Wizards of the Coast had previously published the 3rd edition of the game, and the version 3.5 updates to third edition. Wizards of the Coast launched 5th edition, the successor to 4th edition, in summer 2014.
4th edition preview materials became available in 2007, followed by the release of the core rulebooks in June 2008.
A line of later 4th edition rulebooks containing simplified rules was called Essentials. Earlier 4th edition products were made compatible with Essentials via the Essentials update and Essentials update 2 documents offered as free downloads.
The 4th edition license for third party publishers originally contained a clause which required 4th edition compatible product lines to stop using 3rd edition's open license. Mike Lescault, community manager for Wizards of the Coast, denied that the clause was a "poison pill", and characterized it as a "conversion clause".
Nevertheless, in 2008, Paizo Publishing declined to extend their open source 3.5-compatible Pathfinder product line to be compatible with 4th edition Dungeons & Dragons rules, citing 4th edition's restrictive licensing. A number of other third party publishers followed suit.
In 2009, Paizo released a complete Pathfinder roleplaying game, based on version 3.5 of D&D, to compete with D&D's 4th edition. The two competing product lines being actively developed and published at the same time was sometimes described as fueling years-long edition wars between those preferring 4th edition D&D, and those preferring the 3.5 based Pathfinder. A 2012 third-party card game entitled Edition Wars satirized this competition.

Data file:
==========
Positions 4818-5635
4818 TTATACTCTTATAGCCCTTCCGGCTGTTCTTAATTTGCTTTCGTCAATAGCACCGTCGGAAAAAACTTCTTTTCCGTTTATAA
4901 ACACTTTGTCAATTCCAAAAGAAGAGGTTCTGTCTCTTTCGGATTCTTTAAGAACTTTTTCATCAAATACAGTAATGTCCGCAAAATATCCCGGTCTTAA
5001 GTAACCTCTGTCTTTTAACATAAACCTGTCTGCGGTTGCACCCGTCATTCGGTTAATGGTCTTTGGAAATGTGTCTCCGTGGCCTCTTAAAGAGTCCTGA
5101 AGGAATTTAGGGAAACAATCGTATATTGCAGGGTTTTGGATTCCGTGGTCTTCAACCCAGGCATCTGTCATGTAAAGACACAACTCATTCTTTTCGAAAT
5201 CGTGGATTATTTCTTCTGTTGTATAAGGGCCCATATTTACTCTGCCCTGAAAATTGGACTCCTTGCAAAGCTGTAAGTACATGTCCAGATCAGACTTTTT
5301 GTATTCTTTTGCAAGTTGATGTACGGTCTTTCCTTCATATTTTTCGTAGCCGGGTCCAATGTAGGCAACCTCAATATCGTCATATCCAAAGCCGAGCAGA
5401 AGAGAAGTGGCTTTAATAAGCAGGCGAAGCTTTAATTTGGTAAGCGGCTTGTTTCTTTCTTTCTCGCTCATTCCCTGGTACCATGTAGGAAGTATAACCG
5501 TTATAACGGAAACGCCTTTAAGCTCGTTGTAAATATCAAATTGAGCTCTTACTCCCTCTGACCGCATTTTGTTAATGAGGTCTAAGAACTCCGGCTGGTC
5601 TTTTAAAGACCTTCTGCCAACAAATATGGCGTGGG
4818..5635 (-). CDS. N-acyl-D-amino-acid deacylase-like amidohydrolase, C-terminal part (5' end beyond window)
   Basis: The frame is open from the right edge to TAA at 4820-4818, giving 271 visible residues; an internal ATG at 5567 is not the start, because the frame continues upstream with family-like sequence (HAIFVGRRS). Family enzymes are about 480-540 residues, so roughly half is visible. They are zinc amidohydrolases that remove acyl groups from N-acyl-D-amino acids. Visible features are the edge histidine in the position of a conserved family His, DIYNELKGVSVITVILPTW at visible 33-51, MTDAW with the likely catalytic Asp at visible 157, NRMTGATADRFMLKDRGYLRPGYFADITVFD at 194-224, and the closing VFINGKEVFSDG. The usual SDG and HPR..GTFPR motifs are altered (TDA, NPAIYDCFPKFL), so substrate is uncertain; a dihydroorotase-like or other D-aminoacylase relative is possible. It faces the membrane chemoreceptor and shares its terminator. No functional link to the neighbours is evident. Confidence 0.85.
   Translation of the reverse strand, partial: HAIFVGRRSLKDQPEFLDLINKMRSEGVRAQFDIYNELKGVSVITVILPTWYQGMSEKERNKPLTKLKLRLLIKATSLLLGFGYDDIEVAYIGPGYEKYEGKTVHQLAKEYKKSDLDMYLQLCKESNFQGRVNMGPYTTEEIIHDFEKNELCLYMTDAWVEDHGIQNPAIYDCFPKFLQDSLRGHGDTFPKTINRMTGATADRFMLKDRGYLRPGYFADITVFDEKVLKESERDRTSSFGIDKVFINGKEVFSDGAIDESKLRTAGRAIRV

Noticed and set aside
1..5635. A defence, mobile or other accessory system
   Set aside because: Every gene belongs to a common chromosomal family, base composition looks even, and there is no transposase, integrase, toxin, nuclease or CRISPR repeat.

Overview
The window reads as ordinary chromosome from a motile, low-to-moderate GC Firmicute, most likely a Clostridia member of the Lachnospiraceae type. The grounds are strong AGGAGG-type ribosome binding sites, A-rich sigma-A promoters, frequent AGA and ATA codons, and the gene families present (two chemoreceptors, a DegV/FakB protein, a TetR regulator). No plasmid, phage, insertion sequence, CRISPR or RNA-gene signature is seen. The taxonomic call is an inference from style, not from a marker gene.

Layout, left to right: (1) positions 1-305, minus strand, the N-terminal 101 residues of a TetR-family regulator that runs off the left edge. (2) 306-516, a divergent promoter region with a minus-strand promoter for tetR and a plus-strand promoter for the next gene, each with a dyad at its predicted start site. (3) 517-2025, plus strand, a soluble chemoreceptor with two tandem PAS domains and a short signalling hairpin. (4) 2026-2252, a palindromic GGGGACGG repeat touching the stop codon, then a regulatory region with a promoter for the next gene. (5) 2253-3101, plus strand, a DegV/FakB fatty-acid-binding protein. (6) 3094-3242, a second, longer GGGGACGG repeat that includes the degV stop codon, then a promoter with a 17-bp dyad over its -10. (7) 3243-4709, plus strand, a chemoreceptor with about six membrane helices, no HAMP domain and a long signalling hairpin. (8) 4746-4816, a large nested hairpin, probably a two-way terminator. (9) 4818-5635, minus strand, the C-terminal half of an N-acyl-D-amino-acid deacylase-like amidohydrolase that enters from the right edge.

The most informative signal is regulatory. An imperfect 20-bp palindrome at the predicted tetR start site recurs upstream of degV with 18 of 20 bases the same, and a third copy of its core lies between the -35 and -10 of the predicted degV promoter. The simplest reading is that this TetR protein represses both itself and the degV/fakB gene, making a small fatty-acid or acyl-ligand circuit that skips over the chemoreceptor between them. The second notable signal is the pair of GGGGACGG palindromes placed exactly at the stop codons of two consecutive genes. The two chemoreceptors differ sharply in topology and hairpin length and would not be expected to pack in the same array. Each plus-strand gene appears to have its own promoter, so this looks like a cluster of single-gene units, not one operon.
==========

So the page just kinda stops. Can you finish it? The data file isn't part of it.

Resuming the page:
Sales of the June 2008 set of core rulebooks exceeded Wizards of the Coast's expectations, requiring them to order additional books to be printed even before the books' release date. By third quarter 2010, however, sales of 4th edition products were tied with those of Paizo Publishing's Pathfinder, based on supplier interviews.
MMORPG designer Michael Zenke, guest blogging for Wired, gave a positive review of 4th edition, mentioning the lack of complicated mechanics such as 3rd edition's grappling rules, and the martial powers available to fighters being as interesting as magic has always been for spellcasters.
- ↑ 
- ↑ 
- ↑ Hamilton, Mary. "Dungeons and Dragons: could the Next version end the edition wars?". The Guardian. May 28, 2012.
- ↑ "D&D 4E Back to Press". May 30, 2008.
- ↑ "Top 5 RPGs--Q3 2010". October 7, 2010.
- ↑ Zenke, Michael. "New D&D Rolls a 20 for Playability". Wired. June 6, 2008.